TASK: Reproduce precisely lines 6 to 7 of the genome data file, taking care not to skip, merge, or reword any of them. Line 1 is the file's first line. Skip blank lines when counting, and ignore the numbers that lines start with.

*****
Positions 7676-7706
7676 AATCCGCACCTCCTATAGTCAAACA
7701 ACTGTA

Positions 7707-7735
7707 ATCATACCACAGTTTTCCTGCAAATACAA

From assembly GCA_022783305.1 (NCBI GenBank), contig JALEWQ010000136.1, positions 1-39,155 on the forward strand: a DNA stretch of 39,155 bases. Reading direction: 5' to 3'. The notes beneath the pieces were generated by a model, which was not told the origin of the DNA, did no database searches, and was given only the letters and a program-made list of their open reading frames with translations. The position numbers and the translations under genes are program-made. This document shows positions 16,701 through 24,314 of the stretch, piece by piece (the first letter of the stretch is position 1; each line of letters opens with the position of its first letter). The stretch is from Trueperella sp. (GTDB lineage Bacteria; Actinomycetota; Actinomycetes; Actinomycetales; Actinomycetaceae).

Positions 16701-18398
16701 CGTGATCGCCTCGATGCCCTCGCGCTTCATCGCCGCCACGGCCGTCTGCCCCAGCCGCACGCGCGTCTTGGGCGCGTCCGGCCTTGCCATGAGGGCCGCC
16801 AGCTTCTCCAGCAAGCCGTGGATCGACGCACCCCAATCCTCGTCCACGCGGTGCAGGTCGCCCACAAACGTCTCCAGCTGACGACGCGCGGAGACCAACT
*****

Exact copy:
From assembly GCA_022783305.1 (NCBI GenBank), contig JALEWQ010000136.1, positions 1-39,155 on the forward strand: a DNA stretch of 39,155 bases. Reading direction: 5' to 3'. The notes beneath the pieces were generated by a model, which was not told the origin of the DNA, did no database searches, and was given only the letters and a program-made list of their open reading frames with translations. The position numbers and the translations under genes are program-made. This document shows positions 16,701 through 24,314 of the stretch, piece by piece (the first letter of the stretch is position 1; each line of letters opens with the position of its first letter). The stretch is from Trueperella sp. (GTDB lineage Bacteria; Actinomycetota; Actinomycetes; Actinomycetales; Actinomycetaceae).

Positions 16701-18398